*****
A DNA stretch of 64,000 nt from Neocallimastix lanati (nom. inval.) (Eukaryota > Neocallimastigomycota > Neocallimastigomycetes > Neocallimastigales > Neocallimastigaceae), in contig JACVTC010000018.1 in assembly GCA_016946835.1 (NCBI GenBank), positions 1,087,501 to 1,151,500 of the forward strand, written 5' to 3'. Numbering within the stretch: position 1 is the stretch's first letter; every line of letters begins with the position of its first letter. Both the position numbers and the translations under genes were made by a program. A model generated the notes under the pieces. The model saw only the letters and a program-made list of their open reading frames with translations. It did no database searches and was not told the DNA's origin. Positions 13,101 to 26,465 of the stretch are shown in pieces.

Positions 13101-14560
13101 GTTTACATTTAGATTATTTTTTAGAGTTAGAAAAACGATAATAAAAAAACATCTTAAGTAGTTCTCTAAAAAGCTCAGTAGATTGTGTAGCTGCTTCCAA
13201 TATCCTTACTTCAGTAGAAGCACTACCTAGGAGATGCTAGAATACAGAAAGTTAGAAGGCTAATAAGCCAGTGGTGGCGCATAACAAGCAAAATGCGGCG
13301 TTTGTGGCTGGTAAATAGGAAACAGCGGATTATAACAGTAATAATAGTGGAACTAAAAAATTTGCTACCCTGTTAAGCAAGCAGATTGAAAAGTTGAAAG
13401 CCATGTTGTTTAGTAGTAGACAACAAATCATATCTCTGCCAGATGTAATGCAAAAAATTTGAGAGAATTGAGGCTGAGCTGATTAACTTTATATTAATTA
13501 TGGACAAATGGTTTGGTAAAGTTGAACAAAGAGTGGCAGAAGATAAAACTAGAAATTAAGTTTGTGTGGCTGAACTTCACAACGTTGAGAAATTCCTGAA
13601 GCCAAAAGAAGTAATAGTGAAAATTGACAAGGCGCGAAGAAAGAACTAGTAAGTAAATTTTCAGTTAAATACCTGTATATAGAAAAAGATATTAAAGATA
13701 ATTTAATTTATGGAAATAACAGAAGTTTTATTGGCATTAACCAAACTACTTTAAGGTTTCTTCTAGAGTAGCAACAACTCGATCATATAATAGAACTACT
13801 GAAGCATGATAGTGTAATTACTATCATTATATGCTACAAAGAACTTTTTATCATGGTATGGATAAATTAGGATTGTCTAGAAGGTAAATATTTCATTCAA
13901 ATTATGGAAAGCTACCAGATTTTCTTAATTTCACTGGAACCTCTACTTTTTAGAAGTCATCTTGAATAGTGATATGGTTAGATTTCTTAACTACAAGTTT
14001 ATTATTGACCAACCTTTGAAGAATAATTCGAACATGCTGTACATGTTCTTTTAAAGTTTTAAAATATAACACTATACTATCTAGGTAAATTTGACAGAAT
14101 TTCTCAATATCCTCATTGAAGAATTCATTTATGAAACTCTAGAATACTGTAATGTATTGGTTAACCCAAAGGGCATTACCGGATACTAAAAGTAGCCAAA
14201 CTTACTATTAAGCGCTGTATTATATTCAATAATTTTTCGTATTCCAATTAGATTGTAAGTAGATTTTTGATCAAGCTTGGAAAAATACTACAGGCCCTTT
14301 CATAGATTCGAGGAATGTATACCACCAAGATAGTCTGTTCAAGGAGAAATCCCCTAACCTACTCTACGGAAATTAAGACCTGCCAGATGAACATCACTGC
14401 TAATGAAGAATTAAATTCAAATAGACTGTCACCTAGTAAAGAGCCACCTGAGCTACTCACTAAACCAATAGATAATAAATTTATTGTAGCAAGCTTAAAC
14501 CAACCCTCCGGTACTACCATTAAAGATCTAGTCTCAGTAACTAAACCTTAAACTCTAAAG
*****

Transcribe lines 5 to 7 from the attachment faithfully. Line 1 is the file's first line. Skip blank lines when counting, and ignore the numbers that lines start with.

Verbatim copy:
13301 TTTGTGGCTGGTAAATAGGAAACAGCGGATTATAACAGTAATAATAGTGGAACTAAAAAATTTGCTACCCTGTTAAGCAAGCAGATTGAAAAGTTGAAAG
13401 CCATGTTGTTTAGTAGTAGACAACAAATCATATCTCTGCCAGATGTAATGCAAAAAATTTGAGAGAATTGAGGCTGAGCTGATTAACTTTATATTAATTA
13501 TGGACAAATGGTTTGGTAAAGTTGAACAAAGAGTGGCAGAAGATAAAACTAGAAATTAAGTTTGTGTGGCTGAACTTCACAACGTTGAGAAATTCCTGAA